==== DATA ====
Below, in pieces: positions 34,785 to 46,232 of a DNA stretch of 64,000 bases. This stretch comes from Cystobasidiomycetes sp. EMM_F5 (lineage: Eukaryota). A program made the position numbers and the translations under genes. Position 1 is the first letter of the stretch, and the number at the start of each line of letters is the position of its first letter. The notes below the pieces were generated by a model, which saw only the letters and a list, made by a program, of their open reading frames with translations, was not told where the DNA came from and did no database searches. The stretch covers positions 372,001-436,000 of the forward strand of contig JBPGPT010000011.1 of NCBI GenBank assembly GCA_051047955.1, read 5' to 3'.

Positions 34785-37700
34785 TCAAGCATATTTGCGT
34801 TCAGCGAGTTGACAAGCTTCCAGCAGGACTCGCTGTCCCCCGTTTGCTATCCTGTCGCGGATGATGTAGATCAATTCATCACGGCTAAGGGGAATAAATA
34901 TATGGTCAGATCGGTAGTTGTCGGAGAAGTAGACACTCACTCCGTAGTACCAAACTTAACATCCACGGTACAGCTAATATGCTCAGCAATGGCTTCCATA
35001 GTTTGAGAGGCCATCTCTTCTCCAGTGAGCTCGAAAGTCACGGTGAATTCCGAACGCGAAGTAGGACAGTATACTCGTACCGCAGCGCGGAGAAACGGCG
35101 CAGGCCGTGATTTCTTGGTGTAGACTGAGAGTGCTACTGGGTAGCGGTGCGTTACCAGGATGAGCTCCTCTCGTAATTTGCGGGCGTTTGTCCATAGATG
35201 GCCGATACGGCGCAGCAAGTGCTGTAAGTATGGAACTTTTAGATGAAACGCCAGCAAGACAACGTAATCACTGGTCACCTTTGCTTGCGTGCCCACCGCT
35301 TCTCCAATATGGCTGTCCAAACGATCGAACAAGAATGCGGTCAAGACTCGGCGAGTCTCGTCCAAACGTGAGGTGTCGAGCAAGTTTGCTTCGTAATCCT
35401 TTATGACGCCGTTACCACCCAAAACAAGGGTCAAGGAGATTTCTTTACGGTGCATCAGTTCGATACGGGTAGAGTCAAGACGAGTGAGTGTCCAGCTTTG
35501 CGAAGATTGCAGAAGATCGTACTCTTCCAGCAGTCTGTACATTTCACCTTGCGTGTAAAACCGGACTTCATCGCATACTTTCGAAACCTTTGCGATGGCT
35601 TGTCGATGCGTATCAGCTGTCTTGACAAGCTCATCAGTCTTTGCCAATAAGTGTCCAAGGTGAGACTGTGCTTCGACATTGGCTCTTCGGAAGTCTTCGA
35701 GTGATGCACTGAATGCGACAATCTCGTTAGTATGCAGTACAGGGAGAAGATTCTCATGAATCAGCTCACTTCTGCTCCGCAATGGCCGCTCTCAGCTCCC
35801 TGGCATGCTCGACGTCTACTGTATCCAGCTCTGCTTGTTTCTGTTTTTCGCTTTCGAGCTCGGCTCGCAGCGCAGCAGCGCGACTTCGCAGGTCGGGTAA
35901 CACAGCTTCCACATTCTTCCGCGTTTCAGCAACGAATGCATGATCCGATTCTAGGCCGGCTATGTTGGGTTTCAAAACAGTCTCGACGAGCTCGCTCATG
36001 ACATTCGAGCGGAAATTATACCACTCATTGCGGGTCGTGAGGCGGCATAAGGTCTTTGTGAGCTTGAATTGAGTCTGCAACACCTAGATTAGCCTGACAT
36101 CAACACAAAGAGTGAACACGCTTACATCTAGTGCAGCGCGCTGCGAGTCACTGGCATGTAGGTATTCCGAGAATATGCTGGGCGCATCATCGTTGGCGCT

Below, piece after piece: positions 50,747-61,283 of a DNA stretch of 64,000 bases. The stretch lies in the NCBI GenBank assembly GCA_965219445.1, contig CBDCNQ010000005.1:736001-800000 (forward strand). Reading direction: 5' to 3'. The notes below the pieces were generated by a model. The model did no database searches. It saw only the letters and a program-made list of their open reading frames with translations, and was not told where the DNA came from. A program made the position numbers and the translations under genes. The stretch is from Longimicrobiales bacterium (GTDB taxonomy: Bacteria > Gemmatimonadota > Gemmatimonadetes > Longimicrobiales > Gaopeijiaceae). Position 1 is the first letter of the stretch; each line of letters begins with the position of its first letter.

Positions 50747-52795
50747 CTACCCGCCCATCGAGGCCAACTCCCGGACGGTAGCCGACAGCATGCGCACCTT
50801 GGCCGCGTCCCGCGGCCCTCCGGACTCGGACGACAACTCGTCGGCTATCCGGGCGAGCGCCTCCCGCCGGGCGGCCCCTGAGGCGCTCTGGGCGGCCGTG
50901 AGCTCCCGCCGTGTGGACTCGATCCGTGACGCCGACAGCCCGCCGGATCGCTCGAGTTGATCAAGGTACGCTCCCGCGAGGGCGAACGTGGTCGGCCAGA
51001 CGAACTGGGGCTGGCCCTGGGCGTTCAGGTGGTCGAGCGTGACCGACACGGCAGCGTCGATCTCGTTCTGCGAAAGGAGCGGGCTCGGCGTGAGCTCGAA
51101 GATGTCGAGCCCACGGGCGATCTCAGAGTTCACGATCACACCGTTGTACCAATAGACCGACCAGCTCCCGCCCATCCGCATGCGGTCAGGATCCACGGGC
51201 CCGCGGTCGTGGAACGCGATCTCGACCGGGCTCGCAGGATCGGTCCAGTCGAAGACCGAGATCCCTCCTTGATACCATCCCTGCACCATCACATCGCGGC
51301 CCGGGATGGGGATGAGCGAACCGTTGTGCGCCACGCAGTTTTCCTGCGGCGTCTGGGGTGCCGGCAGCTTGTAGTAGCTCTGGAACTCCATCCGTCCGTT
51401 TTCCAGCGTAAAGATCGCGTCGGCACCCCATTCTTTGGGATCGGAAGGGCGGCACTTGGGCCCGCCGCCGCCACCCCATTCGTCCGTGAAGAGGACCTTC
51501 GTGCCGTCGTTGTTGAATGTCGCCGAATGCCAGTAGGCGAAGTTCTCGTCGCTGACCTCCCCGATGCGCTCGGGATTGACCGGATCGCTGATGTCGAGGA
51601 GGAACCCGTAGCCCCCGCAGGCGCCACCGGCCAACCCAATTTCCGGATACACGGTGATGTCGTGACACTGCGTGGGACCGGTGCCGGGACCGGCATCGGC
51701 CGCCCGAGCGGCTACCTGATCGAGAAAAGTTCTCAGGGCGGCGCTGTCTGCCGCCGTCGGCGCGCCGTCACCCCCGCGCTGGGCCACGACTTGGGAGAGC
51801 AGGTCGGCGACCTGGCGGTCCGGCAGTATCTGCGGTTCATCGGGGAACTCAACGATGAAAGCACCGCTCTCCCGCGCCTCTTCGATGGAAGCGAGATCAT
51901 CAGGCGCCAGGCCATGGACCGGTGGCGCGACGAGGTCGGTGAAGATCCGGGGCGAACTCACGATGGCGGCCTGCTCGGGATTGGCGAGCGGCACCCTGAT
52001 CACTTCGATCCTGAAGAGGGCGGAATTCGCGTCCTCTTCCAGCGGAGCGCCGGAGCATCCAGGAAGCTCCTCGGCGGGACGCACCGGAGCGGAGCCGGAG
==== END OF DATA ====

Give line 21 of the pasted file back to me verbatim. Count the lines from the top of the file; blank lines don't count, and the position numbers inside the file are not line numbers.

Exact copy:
50801 GGCCGCGTCCCGCGGCCCTCCGGACTCGGACGACAACTCGTCGGCTATCCGGGCGAGCGCCTCCCGCCGGGCGGCCCCTGAGGCGCTCTGGGCGGCCGTG